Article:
So, "prism off-> lens off -> prism on -> lens on", the first two is not needed in this sequence, it can be "lens off -> prism off -> prism on -> lens on" , just make sure lens is not attached when you want to "put TTL prism on".

I don't think you need to remove TTL prism, because prism off - lens off sequence is needed for "changing lenses" - this be very troublesome to change lenses which shooting. Correct me if I am wrong.

The instruction, on Page 9 is:
"When an automatic diaphragm lens has been attached on the camera before mounting the TTL pentaprism, remove the lens and remount it. This is for setting the coupling pin of the TTL pentaprism with the camera's diaphragm coupling slide."

it doesn't say anything about the sequence needed in removing the TTL prism.
Correct if you change lenses you can ignore the “prism off”, as well as if you are using the manual outer bayonet lenses.

Thankfully this was fixed with the P67II and AE Prism.

Phil.
08-27-2014, 06:10 PM   #12
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I know this is a bit off topic, but this whole discussion points to one more example of an interesting contrast between the Pentax 645 line and the 6x7 line. If limiting our discussion to film bodies, both formats have 3 models (or technically four for the 6x7 if you count the pre-MLU and MLU models as two). The contrast is that in the case of the 645, the biggest improvement was between the original and the 645N. To my thinking, the 645Nii only added minor improvements. On the other hand, the 6x7 series offered only minor improvements (if at all) between the original 6x7 and the second model 67. But then with the release of the 67ii vast improvements were included. At least that's the way it appears for my uses of these cameras. I guess that's why I've settled on the 645N and the 67ii. I started with the original models of both formats. With the 645 format, once I managed to move up to the 645N I felt completely satisfied. Some may feel the addition of MLU on the 645Nii makes it worth the money but I haven't felt the need for it. Whereas with the 6x7 format, I started with the original (MLU version), then some time later got the 67 and finally after deciding to sell off a whole bunch of other bodies and lenses I was able to move up to the 67ii and I absolutely love it. I still have a great appreciation and love for the original versions of both cameras and believe they offer some of the best entry ways into medium format photography. And they are all more than capable of producing fabulous images in the right hands. But for my usage patterns the 67ii is simply hard to beat. And that includes all the other 6x7 cameras I've owned (Bronica GS-1, Mamiya Press, Mamiya RB Pro SD) Perhaps the only 6x7 that I like as much or better is the Fuji GF670 although it is a completely different beast as a rangefinder.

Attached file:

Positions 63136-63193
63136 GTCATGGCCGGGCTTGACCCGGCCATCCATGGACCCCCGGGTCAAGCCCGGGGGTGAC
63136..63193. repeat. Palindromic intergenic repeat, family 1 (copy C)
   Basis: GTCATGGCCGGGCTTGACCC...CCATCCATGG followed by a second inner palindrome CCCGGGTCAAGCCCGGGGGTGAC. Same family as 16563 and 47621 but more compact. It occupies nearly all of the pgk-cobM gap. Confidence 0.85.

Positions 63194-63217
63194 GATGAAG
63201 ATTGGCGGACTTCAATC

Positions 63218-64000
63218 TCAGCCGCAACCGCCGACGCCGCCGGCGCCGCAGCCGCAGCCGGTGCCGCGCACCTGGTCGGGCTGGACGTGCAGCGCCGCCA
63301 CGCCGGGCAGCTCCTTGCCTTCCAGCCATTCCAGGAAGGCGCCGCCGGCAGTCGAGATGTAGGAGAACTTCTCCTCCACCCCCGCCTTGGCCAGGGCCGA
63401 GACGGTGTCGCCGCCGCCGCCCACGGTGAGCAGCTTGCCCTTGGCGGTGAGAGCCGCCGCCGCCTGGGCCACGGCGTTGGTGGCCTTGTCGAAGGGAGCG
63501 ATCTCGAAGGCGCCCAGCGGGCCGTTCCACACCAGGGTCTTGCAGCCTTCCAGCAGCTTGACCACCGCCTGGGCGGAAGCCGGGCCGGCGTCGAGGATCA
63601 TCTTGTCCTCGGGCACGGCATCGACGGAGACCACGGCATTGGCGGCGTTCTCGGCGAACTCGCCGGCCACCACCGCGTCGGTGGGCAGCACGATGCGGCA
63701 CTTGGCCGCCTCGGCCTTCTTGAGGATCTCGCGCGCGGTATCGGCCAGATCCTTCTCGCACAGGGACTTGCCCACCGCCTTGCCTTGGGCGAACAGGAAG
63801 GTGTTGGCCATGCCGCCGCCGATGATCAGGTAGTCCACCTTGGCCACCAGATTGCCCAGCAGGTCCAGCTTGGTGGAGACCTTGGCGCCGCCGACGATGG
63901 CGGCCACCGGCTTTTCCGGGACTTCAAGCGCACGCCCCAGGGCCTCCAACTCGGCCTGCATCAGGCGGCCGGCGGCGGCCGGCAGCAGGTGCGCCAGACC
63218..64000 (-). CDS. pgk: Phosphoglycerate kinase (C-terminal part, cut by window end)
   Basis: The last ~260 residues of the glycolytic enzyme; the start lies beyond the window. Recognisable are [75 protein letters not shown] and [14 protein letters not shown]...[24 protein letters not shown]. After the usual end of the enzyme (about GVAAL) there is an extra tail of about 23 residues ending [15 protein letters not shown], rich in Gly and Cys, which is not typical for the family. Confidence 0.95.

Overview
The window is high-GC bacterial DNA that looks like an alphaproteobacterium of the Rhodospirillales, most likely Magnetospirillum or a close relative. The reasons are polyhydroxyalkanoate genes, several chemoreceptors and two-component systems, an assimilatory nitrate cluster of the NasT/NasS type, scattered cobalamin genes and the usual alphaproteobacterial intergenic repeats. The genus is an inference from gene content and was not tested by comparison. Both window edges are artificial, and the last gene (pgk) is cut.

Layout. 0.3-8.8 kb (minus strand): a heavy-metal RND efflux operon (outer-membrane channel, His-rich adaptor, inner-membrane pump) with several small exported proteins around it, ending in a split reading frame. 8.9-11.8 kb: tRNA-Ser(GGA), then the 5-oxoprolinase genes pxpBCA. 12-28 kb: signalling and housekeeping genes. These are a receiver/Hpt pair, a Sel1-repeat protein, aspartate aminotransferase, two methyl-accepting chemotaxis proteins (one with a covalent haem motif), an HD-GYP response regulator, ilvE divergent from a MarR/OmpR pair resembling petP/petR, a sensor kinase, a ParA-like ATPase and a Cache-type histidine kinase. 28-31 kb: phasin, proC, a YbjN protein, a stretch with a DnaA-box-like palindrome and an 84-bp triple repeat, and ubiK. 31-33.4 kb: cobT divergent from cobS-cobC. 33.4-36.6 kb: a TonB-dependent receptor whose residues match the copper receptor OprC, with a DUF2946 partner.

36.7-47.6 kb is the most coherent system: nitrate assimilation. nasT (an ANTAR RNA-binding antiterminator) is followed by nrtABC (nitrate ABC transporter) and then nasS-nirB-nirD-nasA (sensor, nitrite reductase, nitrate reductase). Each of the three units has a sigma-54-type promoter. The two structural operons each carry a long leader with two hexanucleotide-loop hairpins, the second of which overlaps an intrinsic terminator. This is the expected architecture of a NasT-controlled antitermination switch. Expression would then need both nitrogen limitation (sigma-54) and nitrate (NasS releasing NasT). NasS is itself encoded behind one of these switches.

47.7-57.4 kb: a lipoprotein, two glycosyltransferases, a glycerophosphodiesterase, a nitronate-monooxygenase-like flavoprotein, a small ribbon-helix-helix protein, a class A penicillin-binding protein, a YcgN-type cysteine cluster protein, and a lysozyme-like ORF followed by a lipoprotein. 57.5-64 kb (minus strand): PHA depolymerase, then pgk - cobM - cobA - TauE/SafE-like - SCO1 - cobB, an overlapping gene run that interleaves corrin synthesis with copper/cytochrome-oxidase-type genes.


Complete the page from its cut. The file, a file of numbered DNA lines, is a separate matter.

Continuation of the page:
08-27-2014, 08:34 PM   #13
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It's when a 67 body is fitted with both MLU and multi-exposure that it becomes an even more useful instrument for the artist. I am not interested in fancy metering patterns, autofocus etc that feature on later incarnations of the 67 line. I do my own multispot/duplex/incident metering, my own focusing, a lot of multi-exposure work with retro-focus — all on a par with large format but with more film available. I'll probably keep using the 67 until the end of E6 and then move on with other interests.
09-05-2014, 12:42 PM   #14
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I had a broken chain twice - once on my 6x7 and once on may 67. Got it fixed by Host-Photoservice in Germany for app. 200€ each time. One time they fond parts of the broken chain in the shutter mechanism. Further lens changing is annoying with a broken chain because the simulator is never in the right position to change the lens.

Get it fixed and enjoy your 67/6x7